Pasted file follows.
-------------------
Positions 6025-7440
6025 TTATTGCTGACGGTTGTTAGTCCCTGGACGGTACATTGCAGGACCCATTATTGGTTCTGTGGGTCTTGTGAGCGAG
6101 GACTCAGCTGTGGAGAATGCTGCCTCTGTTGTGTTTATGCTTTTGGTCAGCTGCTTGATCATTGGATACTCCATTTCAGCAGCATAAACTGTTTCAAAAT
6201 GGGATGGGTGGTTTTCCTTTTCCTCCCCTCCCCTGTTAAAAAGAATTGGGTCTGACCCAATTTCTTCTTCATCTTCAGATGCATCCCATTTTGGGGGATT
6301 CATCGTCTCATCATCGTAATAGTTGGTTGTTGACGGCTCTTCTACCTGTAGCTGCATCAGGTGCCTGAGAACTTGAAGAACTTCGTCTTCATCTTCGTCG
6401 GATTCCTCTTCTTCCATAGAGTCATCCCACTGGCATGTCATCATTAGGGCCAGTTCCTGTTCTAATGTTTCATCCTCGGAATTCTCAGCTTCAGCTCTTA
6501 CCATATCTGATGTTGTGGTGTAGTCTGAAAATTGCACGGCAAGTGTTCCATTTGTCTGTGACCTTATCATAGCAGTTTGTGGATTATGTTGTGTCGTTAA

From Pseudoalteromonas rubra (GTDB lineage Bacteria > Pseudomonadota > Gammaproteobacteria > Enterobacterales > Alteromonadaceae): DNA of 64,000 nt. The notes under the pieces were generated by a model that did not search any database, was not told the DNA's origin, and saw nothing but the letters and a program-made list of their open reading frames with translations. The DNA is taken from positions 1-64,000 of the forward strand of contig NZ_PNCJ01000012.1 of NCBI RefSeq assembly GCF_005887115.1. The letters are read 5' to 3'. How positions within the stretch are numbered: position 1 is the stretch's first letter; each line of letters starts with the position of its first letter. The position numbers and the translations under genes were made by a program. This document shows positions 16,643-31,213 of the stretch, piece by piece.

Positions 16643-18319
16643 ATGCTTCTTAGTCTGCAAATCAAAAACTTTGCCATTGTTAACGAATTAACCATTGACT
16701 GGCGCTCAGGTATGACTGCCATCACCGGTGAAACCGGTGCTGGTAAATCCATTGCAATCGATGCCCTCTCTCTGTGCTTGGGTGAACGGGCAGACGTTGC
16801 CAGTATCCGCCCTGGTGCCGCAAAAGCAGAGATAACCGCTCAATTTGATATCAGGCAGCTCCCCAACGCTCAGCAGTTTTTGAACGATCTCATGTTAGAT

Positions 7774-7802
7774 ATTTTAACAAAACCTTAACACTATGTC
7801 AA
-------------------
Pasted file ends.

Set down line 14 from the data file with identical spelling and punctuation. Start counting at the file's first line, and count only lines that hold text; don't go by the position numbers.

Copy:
7774 ATTTTAACAAAACCTTAACACTATGTC